- Article Source: Building a Neural Network Using the Iris Data Set: Exercises
- Authors: Thomas Pinder

# Building a Neural Network Using the Iris Data Set

*Neural Networks* is one of the most common machine learning algorithms and with good reason. Neural networks are particularly good when applied to problems, such as *image recognition* and *natural language processing*, where there is a large amount of input data.

Through an *input layer*, one or more *hidden layers*, and an *output layer*, a neural network works by connecting up a series of *neurons* with *weights* assigned to each connection. As each connection is activated, a calculation is performed on the connection before passing through an *activation function* at each level of the hidden layers. Commonly, these activation functions are either the **RELU**, **sigmoid** or **tanh**. Their purpose is usually to determine whether the next layer should be *activated*.

Within this tutorial, we’re going to develop a very simple classification neural network on the commonly used iris dataset. Before starting, you should install the neuralnet, ggplot2, dplyr, and reshape2 libraries.

## Exercise 1

Load the neuralnet, ggplot2, and dplyr libraries, along with the iris dataset. Set the seed to 123.

```
install.packages("neuralnet")
## Error in contrib.url(https://www.r-exercises.com/2017/11/17/iris-neural-network-solutions/repos, type): trying to use CRAN without setting a mirror
library(neuralnet)
library(ggplot2)
library(nnet)
library(dplyr)
library(reshape2)
data("iris")
set.seed(123)
```

## Exercise 2

Explore the distributions of each feature present in the iris dataset. Feel free to get creative here. I myself opted for a violin plot.

```
exploratory_iris <- melt(iris)
exploratory_iris %>%
ggplot(aes(x = factor(variable), y = value)) +
geom_violin() +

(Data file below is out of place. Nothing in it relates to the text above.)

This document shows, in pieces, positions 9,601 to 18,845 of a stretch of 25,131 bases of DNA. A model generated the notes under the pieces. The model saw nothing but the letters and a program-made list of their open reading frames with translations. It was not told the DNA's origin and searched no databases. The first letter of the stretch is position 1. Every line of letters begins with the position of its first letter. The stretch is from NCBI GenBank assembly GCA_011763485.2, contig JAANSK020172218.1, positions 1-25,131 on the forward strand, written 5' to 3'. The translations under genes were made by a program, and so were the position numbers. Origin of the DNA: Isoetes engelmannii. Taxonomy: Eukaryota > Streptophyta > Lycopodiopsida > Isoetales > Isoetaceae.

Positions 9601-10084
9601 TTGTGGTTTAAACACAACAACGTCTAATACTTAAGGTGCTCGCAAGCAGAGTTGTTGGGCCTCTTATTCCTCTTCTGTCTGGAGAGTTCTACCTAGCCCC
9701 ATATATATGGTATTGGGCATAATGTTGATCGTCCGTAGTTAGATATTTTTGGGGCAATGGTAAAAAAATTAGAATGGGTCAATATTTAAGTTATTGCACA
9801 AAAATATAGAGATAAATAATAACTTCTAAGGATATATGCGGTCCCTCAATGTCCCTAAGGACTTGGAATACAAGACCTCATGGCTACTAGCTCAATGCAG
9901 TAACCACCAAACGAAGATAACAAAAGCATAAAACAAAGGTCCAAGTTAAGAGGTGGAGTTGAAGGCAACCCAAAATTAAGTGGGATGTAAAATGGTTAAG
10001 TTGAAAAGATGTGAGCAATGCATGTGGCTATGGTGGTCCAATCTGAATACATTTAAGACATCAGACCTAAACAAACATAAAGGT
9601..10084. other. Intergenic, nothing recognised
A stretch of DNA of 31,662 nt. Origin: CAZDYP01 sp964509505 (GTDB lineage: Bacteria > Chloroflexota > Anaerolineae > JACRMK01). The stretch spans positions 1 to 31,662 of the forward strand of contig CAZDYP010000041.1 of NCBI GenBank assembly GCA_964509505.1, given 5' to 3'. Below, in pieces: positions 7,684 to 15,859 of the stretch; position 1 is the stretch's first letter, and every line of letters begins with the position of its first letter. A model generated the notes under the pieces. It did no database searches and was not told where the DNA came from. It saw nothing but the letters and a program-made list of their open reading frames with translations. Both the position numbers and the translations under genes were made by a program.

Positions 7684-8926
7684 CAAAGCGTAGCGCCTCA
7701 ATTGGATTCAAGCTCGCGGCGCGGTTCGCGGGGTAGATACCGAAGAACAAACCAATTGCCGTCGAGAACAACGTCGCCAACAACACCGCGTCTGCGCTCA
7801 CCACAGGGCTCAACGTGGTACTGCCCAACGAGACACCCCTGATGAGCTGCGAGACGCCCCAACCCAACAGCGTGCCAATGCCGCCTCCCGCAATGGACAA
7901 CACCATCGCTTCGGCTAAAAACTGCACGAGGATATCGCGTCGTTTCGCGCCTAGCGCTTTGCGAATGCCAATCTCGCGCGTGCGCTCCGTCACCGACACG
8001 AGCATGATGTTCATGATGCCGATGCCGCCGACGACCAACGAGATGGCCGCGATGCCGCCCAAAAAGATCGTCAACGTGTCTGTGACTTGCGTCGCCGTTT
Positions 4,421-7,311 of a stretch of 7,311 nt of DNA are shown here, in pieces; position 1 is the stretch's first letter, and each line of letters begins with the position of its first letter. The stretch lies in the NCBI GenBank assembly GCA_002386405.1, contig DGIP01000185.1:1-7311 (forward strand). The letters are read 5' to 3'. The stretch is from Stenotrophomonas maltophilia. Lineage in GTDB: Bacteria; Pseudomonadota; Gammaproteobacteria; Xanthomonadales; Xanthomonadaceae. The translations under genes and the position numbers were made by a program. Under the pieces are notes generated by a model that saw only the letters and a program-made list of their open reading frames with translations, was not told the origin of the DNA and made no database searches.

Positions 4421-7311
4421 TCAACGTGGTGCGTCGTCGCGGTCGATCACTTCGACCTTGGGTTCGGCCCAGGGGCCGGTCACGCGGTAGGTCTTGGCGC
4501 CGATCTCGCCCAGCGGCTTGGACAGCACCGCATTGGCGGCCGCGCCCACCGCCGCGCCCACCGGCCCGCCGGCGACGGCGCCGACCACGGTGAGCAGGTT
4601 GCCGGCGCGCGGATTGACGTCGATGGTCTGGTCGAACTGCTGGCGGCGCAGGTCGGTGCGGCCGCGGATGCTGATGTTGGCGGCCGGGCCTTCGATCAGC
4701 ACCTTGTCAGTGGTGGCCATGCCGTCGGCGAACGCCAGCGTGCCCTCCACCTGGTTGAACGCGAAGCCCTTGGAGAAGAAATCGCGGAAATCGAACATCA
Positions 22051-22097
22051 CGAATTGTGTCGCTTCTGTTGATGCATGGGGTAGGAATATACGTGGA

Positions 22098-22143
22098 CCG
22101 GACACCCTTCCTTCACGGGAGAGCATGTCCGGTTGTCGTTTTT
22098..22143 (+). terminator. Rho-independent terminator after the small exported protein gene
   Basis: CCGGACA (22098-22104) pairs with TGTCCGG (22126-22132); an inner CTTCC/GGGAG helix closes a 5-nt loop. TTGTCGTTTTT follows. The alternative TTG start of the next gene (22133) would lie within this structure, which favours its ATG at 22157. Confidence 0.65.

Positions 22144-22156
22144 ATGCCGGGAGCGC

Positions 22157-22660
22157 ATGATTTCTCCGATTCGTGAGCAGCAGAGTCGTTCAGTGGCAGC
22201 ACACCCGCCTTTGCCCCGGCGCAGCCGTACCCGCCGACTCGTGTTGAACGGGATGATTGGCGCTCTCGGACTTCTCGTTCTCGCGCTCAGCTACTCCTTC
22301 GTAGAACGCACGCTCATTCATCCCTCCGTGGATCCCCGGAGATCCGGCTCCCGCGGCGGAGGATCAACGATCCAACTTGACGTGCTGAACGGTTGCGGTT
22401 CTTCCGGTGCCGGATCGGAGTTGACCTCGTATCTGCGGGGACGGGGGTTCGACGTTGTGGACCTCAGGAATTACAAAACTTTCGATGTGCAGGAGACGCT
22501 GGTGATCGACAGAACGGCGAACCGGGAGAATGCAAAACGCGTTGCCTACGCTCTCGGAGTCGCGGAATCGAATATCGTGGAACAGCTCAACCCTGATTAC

geom_jitter(height = 0, width = 0.1, aes(colour = Species), alpha = 0.7) +
theme_minimal()
```

## Exercise 3

Convert your observation class and Species into one hot vector.

```
labels <- class.ind(as.factor(iris$Species))
```

## Exercise 4

Write a generic function to standardize a column of data.

```
standardiser <- function(x){
(x-min(x))/(max(x)-min(x))
}
```

## Exercise 5

Now standardize the predictors. Hint: lapply will be useful here.

```
iris[, 1:4] <- lapply(iris[, 1:4], standardiser)
```

## Exercise 6

Combine your one hot labels and standardized predictors.

```
pre_process_iris <- cbind(iris[,1:4], labels)
```

## Exercise 7

Define your formula that your neuralnet will be run on. You’ll need to use the as.formula function here.

```
f <- as.formula("setosa + versicolor + virginica ~ Sepal.Length + Sepal.Width + Petal.Length + Petal.Width")
```

## Exercise 8

Create a neural network object, now using the tanh function and two hidden layers of size 16 and 12. You will also need to tell the neural network that you’re performing a classification algorithm here, not regression. You’ll want to refer to the neuralnet documentation as to how to define this.

```
iris_net <- neuralnet(f, data = pre_process_iris, hidden = c(16, 12), act.fct = "tanh", linear.output = FALSE)
```

## Exercise 9

Plot your neural network.

```
plot(iris_net)
```

## Exercise 10

Using the compute function and your neural network object’s net.result attribute, calculate the overall accuracy of your neural network.

```
iris_preds <- compute(iris_net, pre_process_iris[, 1:4])
origi_vals <- max.col(pre_process_iris[, 5:7])
pr.nn_2 <- max.col(iris_preds$net.result)
print(paste("Model Accuracy: ", round(mean(pr.nn_2==origi_vals)*100, 2), "%.", sep = ""))
"Model Accuracy: 100%."
```

Learn more about neural networks in the online course Machine Learning A-Z™: Hands-On Python & R In Data Science. In this course you will learn how to:

- Work with Deep Learning networks and related packages in R
- Create Natural Language Processing models
- And much more